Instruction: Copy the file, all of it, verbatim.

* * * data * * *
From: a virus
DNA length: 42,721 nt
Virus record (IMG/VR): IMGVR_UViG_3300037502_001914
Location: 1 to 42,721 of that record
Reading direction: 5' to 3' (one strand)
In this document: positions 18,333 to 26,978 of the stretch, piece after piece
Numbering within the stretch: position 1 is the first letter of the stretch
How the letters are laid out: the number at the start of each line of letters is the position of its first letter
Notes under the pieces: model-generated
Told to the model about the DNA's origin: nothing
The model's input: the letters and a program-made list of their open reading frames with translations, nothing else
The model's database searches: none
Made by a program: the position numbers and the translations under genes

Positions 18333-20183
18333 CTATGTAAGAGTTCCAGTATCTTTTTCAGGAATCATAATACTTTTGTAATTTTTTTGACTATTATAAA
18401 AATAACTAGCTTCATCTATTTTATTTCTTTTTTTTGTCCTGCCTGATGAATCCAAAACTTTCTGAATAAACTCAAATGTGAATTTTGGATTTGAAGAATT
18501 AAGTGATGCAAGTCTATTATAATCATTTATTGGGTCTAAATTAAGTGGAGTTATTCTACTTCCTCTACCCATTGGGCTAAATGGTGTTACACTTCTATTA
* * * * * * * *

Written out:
From: a virus
DNA length: 42,721 nt
Virus record (IMG/VR): IMGVR_UViG_3300037502_001914
Location: 1 to 42,721 of that record
Reading direction: 5' to 3' (one strand)
In this document: positions 18,333 to 26,978 of the stretch, piece after piece
Numbering within the stretch: position 1 is the first letter of the stretch
How the letters are laid out: the number at the start of each line of letters is the position of its first letter
Notes under the pieces: model-generated
Told to the model about the DNA's origin: nothing
The model's input: the letters and a program-made list of their open reading frames with translations, nothing else
The model's database searches: none
Made by a program: the position numbers and the translations under genes

Positions 18333-20183
18333 CTATGTAAGAGTTCCAGTATCTTTTTCAGGAATCATAATACTTTTGTAATTTTTTTGACTATTATAAA
18401 AATAACTAGCTTCATCTATTTTATTTCTTTTTTTTGTCCTGCCTGATGAATCCAAAACTTTCTGAATAAACTCAAATGTGAATTTTGGATTTGAAGAATT
18501 AAGTGATGCAAGTCTATTATAATCATTTATTGGGTCTAAATTAAGTGGAGTTATTCTACTTCCTCTACCCATTGGGCTAAATGGTGTTACACTTCTATTA